Within a single hour, more energy from the sun hits the Earth than all the energy utilized by humankind in one whole year. Imagine if it is possible to harness the sun’s energy in order to power energy requirements on Earth, and also imagine if this is carried out in a manner that is scalable, economical and environmentally responsible. Researchers have for a long time treated this to be one of the outstanding challenges of the 21st century.
Daniel Esposito, assistant professor of chemical engineering at Columbia Engineering, has been reviewing water electrolysis, referring to the splitting of water into hydrogen (H2) fuel and oxygen (O2), as a way to transform electricity from solar photovoltaics (PVs) into hydrogen fuel that can be stored. Hydrogen is considered to be a clean fuel that is presently used for propelling rockets in NASA’s space program and is extensively expected to play a vital role in a sustainable energy future. The huge majority of today’s hydrogen is generated from natural gas via a process known as steam methane reforming that simultaneously discharges CO2, but water electrolysis employing electricity from solar PV provides a favorable route to generate H2 without any related CO2 emissions.
Presently, Esposito’s team has developed a unique photovoltaic-powered electrolysis device capable of operating as a stand-alone platform floating on open water. His floating PV-electrolyzer can be assumed to be a “solar fuels rig” that has the potential to bear some similarity to deep-sea oil rigs, except for the fact that it would generate hydrogen fuel from water and sunlight instead of extracting petroleum from underneath the sea floor. The study (DOI: 10.1016/j.ijhydene.2017.11.086), “Floating Membraneless PV-Electrolyzer Based on Buoyancy-Driven Product Separation,” was published on Dec 15th, 2017, by International Journal of Hydrogen Energy.
The researchers’ main innovation is the method through which they separate the O2 and H2gases generated by water electrolysis. Modern electrolyzers employ expensive membranes in order to maintain separation of these two gases. The Columbia Engineering device depends instead on a unique electrode configuration allowing the gases to be separated and then collected by employing the buoyancy of bubbles in water. The design allows effective operation with increased product purity and without the need for actively pumping the electrolyte. The simple electrolyzer architecture generates H2 with purity as high as 99% based on the idea of buoyancy-induced separation.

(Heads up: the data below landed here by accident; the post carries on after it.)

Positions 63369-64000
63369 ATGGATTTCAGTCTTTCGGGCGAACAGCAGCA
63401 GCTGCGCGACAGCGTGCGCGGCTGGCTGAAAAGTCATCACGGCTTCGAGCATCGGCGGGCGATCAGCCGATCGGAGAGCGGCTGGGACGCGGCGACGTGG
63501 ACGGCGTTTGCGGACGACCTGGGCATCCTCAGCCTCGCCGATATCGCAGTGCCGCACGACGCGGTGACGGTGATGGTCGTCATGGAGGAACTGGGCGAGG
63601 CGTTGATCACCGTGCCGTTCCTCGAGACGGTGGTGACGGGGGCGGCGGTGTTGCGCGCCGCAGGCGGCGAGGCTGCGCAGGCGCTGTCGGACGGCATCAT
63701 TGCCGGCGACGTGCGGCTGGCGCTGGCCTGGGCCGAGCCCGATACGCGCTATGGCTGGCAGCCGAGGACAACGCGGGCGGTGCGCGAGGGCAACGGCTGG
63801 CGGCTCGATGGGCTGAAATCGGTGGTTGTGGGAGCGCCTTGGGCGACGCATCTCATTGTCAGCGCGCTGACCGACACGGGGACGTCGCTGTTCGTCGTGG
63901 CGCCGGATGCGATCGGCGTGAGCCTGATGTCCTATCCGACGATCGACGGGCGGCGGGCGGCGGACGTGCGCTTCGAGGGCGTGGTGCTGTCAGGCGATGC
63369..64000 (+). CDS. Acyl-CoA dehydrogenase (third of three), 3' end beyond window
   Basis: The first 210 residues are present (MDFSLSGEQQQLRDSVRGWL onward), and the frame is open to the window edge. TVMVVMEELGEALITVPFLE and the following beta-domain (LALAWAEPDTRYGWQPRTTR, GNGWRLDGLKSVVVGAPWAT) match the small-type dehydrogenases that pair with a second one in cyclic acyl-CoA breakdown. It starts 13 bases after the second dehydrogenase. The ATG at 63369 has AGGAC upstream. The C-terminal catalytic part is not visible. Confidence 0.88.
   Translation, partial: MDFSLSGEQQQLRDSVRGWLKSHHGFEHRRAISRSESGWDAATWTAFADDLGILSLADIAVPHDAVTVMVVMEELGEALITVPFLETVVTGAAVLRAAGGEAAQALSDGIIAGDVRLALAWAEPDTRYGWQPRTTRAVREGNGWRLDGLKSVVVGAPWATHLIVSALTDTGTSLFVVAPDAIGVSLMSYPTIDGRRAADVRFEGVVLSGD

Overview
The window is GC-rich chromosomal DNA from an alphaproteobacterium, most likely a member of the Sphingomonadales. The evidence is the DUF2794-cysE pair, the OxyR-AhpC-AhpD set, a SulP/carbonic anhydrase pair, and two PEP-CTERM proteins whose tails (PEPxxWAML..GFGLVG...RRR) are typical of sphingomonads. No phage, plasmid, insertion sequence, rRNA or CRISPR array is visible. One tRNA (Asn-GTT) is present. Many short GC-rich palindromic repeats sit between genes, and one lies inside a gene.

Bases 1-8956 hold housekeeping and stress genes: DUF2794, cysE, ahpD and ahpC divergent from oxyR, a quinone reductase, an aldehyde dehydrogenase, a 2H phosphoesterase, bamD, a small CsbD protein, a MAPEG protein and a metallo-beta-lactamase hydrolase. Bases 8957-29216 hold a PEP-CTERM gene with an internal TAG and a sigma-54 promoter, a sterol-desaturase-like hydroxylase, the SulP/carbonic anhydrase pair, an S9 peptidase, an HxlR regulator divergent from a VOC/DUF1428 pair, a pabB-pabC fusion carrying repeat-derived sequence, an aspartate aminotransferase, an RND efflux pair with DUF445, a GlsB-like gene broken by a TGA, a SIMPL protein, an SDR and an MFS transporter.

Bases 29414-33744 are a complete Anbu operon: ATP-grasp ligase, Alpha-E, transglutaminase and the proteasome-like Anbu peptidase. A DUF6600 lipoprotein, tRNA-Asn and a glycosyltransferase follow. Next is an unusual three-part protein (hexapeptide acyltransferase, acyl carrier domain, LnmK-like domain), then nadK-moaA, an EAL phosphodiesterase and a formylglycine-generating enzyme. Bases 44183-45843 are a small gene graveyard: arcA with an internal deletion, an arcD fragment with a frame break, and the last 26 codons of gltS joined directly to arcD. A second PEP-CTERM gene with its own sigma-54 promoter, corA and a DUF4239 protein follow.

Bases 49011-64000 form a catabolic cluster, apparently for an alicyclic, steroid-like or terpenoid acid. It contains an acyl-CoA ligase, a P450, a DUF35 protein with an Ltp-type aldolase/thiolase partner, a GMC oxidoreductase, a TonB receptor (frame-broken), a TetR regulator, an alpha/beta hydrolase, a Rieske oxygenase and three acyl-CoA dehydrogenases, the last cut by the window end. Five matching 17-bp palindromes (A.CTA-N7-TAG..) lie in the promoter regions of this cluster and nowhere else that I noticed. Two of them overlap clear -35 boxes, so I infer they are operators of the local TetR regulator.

“The simplicity of our PV-electrolyzer architecture—without a membrane or pumps—makes our design particularly attractive for its application to seawater electrolysis, thanks to its potential for low cost and higher durability compared to current devices that contain membranes,” says Esposito, whose Solar Fuels Engineering Laboratory produces solar and electrochemical technologies capable of transforming renewable and abundant solar energy into storable chemical fuels.
We believe that our prototype is the first demonstration of a practical membraneless floating PV-electrolyzer system, and could inspire large-scale ‘solar fuels rigs’ that could generate large quantities of H2 fuel from abundant sunlight and seawater without taking up any space on land or competing with fresh water for agricultural uses.